Early Winter Citrus
The leaves have fallen- the days are shorter and we spend less and less time outdoors. Fall is finishing, winter is just around the corner or has already arrived. It seems every trip I take on a plane, I bring back some new Rhino-bug (the same is true almost daily with my son Aidan and his Kindergarten gang of plague carriers). Just when we need it the most, Mother Nature brings us the sun in a neat little package.
December brings a shift in the focus in produce to citrus. During the summer we see fruit from all over the world and while imports into the U.S. continue well into the winter, late November marks the peak of the long domestic citrus season. Just in time too — consumption of fresh citrus in the winter is four times what it is in the summer.
Warm season / cool nights
The trigger for the start of the citrus season is cool evenings. After growing all summer long, most citrus needs a string of cool nights to bring out the color and flavor. Color can be brought out artificially and if the season starts out like this one (record warm temperatures) much of the new crop domestic citrus we see before Thanksgiving is conditioned (with ethylene, like bananas) to force its natural color to come out or has color “added” (eek!). All you need is a few long cool nights though, so by December most citrus is coloring on the trees.
Fruit from coast to coast
The Sun Belt for citrus production stretches from Florida to California, with Louisiana, Texas, and Arizona all having large scale commercial production. Citrus trees are notoriously temperature sensitive though, so orchards are planned in areas in the U.S. that do not historically have prolonged periods below freezing. Each growing region has its own characteristics and special varieties – here are some examples of some early gems I look forward to:
: Oranges are what the sunshine state is best known for but Florida also puts out exceptional tangerines for juicing and eating out of hand. The best early variety is the Sunburst Tangerine – it’s loaded with seeds but also with flavor. The juice of the Sunburst is excellent alone or blended with grapefruits or oranges. The amazing thing about the Sunburst (and the Honey variety, which follows later in the season) is the amount of juice they produce relative to their size — two or three small ones will produce a glass.
Florida also produces outstanding Grapefruit — perhaps the best known is fruit grown in the coastal county of Indian River. Coveted by grapefruit growers for its soil and optimal growing conditions, Indian River is also home to the some of the best eating Honeybell Tangelos, a close cousin to the western Minneola.
: At the southernmost tip of Texas around towns like McAllen and Einburg, the growing conditions are uniquely ideal for Grapefruit. The Rio Star, with it’s bright red interior, is an intensely flavorful grapefruit variety that is available from late November well into the new year. It’s not the only variety produced in the area (nor is it the only kind of citrus produced in Texas) but it is widely viewed as the best. For juicing the Rio Star is the stand alone grapefruit.
Among the growers in the area are veterans of organic agriculture Dennis and Lynda Holbrook (South Texas Organics LC). For nearly 25 years Dennis has been working to perfect organic citrus production in Texas and has succeeded in producing some of the best tasting fruit grown anywhere. When I lived in Texas I would look forward to seeing his plain brown box every season. Now his fruit is sold all over the U.S. and Canada.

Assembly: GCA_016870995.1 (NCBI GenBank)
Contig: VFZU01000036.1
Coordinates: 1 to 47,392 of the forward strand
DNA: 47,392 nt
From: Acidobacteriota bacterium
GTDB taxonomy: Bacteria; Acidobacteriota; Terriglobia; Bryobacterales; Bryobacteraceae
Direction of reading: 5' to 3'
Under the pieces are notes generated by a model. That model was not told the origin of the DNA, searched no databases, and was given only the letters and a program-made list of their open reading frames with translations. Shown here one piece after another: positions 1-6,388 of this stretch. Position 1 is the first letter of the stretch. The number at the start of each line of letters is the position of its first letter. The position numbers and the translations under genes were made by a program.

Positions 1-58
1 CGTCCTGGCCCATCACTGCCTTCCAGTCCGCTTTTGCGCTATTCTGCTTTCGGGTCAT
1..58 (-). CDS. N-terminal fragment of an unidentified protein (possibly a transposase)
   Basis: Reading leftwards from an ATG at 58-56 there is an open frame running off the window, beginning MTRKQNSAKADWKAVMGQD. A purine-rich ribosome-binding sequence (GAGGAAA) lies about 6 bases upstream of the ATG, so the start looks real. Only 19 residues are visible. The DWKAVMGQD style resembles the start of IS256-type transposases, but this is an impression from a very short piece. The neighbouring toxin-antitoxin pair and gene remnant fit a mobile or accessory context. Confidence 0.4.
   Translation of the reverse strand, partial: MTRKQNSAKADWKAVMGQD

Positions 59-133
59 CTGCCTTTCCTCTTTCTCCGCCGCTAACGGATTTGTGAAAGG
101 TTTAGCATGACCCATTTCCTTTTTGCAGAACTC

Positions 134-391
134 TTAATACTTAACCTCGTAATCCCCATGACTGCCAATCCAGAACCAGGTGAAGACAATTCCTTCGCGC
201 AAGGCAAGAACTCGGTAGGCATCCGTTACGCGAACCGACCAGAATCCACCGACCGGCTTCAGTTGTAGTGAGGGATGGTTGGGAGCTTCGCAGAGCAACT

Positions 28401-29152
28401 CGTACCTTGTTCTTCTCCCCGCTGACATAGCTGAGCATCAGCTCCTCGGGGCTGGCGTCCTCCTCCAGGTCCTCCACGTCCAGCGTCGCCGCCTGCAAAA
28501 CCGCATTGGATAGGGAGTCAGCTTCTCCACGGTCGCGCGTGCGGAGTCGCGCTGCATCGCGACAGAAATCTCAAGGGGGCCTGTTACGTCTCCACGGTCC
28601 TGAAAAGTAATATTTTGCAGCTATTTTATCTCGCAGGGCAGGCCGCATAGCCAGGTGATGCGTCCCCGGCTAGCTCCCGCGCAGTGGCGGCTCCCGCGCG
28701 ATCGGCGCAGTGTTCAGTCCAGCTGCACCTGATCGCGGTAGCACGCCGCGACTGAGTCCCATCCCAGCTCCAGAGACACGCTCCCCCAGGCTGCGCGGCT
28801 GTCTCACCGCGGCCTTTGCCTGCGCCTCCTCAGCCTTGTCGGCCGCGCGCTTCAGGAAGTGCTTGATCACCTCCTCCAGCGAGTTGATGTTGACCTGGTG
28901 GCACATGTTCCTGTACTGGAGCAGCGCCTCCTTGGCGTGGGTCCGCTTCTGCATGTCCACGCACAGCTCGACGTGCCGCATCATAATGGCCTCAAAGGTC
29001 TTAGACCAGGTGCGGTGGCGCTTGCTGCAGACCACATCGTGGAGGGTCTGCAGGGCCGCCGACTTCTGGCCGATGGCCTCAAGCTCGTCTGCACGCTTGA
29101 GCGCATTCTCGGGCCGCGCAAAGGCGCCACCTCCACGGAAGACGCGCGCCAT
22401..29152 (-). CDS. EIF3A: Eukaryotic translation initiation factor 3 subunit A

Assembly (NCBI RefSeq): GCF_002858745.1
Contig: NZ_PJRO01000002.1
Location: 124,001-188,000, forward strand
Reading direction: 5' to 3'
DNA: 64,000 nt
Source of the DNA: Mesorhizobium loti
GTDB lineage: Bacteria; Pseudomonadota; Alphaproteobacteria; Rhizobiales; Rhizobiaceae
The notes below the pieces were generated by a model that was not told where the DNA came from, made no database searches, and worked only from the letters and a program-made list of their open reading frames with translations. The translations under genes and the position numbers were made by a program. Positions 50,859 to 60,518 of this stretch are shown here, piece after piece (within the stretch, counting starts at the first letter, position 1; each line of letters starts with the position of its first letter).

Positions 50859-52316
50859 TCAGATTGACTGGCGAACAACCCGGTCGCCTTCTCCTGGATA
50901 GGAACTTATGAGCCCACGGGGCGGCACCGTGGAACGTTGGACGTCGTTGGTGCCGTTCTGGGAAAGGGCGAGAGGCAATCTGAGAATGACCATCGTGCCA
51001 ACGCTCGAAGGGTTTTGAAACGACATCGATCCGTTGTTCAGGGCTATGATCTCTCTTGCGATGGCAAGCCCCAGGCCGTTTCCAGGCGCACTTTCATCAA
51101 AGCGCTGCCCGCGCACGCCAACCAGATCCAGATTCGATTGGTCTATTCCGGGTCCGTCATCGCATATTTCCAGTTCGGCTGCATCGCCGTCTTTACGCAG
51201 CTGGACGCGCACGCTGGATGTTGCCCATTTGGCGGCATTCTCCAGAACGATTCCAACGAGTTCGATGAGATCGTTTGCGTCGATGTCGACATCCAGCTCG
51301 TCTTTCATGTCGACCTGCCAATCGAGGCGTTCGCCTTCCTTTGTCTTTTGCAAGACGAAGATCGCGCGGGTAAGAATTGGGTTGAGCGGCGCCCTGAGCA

: Before we move out west it would be wrong not to mention the one import item east coast Americans look forward to every year. Late November brings the first arrivals of Spanish Clementines to the U.S. The first few weeks are of the early Marisol variety but by December the main Clemenule has arrived and the small, sweet, easy to peel fruits in five pound boxes become a basic staple in many households. California has also taken the Spanish lead and is now producing comperable fruit for the western U.S.
: Because of it size and range of climates the state of California puts out remarkable fruit for fresh consumption. The most common are Navel Oranges, Lemons, and Grapefruit, but some of the best early entries run into the more exotic:
: Unlike the more common Lisbon or Eureka varieties, the Meyer Lemon is extremely thin skinned. It is also full of juice and flavor and the thin skin is excellent for Zest. Because it is a more fragile piece of fruit it is only available for the early part of the season (Nov- Feb). I love the Meyer for cooking — the flavor is better and it generally has far more juice than a regular lemon.
: The umbrella name for a group of mandarin varieties, the Satsuma is the one variety I eagerly wait for every year. It has all the things I love about citrus and none of the things I hate — it’s easy to peel, seedless, it’s not too big (good for kids), and if you buy the stem and leaf version (which I do) it has to be ripened on the tree (ethylene or heat treatment kills the leaves). The Satsuma also has the best flavor of any piece of citrus. I like everything in citrus but the Satsuma is the one I love. The season is very short too (about 6- 8 weeks) so they are not around long enough to take for granted.
There is lots more to talk about with citrus but it’s a long season – in fact we never stop harvesting citrus in the U.S. (we just have less to pick in the summer when most of it is growing). I always thought it poetic that when we need the energy, nutrition, and immunity boosting power of citrus the most, the most is available (thanks Mother Nature).
So come and get me Rhino-whatiz. Take your best shot, you pack of share-everything’s. I have my little package of sunshine so I’ll be okay.